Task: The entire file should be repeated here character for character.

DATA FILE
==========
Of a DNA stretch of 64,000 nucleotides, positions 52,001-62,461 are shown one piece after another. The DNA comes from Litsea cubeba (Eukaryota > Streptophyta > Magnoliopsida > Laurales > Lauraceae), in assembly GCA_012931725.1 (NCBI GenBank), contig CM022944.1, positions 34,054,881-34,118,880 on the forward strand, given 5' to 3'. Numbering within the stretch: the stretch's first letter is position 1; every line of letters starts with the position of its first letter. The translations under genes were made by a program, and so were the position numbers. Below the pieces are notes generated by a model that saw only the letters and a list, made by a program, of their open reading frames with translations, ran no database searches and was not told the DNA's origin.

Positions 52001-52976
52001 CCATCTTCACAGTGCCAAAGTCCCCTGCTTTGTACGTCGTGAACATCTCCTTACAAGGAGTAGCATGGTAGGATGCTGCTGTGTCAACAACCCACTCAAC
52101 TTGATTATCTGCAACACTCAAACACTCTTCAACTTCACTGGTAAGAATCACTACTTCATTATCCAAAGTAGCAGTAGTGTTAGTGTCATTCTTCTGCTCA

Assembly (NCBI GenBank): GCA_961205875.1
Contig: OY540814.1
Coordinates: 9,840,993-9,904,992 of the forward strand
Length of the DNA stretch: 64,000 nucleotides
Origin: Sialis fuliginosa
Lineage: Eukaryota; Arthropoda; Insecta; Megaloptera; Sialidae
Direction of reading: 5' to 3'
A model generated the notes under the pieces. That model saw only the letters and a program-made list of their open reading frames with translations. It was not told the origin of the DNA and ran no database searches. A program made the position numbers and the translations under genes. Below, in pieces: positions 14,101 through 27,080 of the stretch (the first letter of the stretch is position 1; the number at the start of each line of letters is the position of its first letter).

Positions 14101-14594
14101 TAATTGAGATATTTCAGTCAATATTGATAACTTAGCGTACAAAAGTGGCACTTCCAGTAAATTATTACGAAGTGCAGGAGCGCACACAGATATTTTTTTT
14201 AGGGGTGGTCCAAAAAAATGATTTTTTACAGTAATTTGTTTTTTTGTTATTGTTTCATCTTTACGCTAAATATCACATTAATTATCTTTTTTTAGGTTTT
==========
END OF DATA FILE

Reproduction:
Of a DNA stretch of 64,000 nucleotides, positions 52,001-62,461 are shown one piece after another. The DNA comes from Litsea cubeba (Eukaryota > Streptophyta > Magnoliopsida > Laurales > Lauraceae), in assembly GCA_012931725.1 (NCBI GenBank), contig CM022944.1, positions 34,054,881-34,118,880 on the forward strand, given 5' to 3'. Numbering within the stretch: the stretch's first letter is position 1; every line of letters starts with the position of its first letter. The translations under genes were made by a program, and so were the position numbers. Below the pieces are notes generated by a model that saw only the letters and a list, made by a program, of their open reading frames with translations, ran no database searches and was not told the DNA's origin.

Positions 52001-52976
52001 CCATCTTCACAGTGCCAAAGTCCCCTGCTTTGTACGTCGTGAACATCTCCTTACAAGGAGTAGCATGGTAGGATGCTGCTGTGTCAACAACCCACTCAAC
52101 TTGATTATCTGCAACACTCAAACACTCTTCAACTTCACTGGTAAGAATCACTACTTCATTATCCAAAGTAGCAGTAGTGTTAGTGTCATTCTTCTGCTCA

Assembly (NCBI GenBank): GCA_961205875.1
Contig: OY540814.1
Coordinates: 9,840,993-9,904,992 of the forward strand
Length of the DNA stretch: 64,000 nucleotides
Origin: Sialis fuliginosa
Lineage: Eukaryota; Arthropoda; Insecta; Megaloptera; Sialidae
Direction of reading: 5' to 3'
A model generated the notes under the pieces. That model saw only the letters and a program-made list of their open reading frames with translations. It was not told the origin of the DNA and ran no database searches. A program made the position numbers and the translations under genes. Below, in pieces: positions 14,101 through 27,080 of the stretch (the first letter of the stretch is position 1; the number at the start of each line of letters is the position of its first letter).

Positions 14101-14594
14101 TAATTGAGATATTTCAGTCAATATTGATAACTTAGCGTACAAAAGTGGCACTTCCAGTAAATTATTACGAAGTGCAGGAGCGCACACAGATATTTTTTTT
14201 AGGGGTGGTCCAAAAAAATGATTTTTTACAGTAATTTGTTTTTTTGTTATTGTTTCATCTTTACGCTAAATATCACATTAATTATCTTTTTTTAGGTTTT